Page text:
_ Code might not be used

Restriction of beneficial research
The arguments against a code of ethics appear in Table 5. The first two arguments are that ethics is too subjective and is a matter of case-by-case decisions by individual professionals and persons; therefore no code is possible. The authors of the draft proposed guidelines agree that in medicine many decisions are made partly on the basis of individual circumstances and personal beliefs, but these decisions are made within a larger framework of principles and relationships such as would be embodied in a code.

The argument that "technology changes too fast" for a code of ethics to keep pace with it is false. New technologies arise, but the basic ethical problems listed in Table 3 remain the same. Basic underlying principles include social justice (access to genetic services), personal autonomy (rights to know, rights to decide, rights to confidentiality), avoidance of harm, protecting the integrity of the family, and increasing the Common Good (beneficence). New techniques such as multiplex tests, cloning, and germline therapy will not change the basics of the code, though international bodies such as W.H.O. may wish to add to it from time to time.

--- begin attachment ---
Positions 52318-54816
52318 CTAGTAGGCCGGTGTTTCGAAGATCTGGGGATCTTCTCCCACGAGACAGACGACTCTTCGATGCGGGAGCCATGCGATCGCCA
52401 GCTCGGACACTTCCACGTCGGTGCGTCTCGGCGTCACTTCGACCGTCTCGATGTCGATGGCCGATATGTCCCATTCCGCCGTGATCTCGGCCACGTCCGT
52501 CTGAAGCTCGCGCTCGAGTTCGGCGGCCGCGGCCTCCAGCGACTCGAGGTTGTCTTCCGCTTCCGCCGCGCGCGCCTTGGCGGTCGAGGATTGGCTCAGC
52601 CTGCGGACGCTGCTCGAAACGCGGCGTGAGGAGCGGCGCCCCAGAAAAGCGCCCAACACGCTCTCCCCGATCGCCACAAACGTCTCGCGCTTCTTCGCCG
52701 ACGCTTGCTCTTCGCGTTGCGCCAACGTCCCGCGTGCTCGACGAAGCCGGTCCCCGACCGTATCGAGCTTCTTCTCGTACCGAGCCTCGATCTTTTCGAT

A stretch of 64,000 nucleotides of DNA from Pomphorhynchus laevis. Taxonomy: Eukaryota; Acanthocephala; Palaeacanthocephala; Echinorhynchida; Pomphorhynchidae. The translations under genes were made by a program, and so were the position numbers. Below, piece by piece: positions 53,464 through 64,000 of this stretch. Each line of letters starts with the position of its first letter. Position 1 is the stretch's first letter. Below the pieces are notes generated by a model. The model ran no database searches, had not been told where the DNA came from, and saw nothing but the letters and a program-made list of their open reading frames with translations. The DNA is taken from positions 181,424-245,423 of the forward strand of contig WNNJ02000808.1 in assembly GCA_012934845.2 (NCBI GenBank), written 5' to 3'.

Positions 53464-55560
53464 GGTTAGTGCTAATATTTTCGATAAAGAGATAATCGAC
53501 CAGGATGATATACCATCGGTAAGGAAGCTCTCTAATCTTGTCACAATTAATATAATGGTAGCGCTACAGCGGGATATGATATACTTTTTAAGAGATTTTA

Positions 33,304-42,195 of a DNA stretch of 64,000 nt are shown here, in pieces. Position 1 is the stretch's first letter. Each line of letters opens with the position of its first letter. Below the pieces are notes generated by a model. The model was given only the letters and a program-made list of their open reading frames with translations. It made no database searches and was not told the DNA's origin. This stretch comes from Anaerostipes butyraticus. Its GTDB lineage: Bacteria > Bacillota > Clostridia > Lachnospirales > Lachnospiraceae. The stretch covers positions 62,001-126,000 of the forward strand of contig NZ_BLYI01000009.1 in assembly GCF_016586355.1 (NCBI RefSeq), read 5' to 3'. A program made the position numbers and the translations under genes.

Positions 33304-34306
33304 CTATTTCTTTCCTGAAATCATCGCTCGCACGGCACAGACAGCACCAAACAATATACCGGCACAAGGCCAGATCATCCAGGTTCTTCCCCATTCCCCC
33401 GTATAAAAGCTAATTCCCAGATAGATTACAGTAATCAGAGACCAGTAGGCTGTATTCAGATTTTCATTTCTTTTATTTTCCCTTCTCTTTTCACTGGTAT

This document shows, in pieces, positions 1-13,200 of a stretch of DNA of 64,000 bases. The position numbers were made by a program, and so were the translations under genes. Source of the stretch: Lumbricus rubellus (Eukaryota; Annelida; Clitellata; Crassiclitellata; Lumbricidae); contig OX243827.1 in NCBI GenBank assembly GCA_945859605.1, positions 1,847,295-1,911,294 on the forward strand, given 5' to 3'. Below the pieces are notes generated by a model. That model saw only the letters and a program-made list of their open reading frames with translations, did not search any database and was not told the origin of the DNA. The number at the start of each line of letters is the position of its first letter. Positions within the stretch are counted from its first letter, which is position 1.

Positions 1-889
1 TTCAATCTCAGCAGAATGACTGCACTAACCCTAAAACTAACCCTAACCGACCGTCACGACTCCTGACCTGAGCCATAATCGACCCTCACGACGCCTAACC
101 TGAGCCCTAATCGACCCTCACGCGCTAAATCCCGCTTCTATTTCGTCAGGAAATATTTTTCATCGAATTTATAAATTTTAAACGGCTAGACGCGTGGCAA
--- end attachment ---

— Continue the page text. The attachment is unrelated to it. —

For reasons described above, a code will not increase the number of laws and lawsuits. Exclusion of those whose views are in the minority is a more complex problem. Ideally, a code would be agreed upon only after hearing as many views as possible, including those of patients and parents, and would be broad enough to not to oppress anyone.

Probably the best argument against a code is that it will not be used. This is a real possibility in nations with a strong belief in the autonomy of medical practitioners and a tradition of economic free enterprise in medicine, such as the United States. In many nations, however, especially in developing nations, discussion of ethical issues in genetics services is just beginning, and public health officials are seeking the guidance that a code would provide.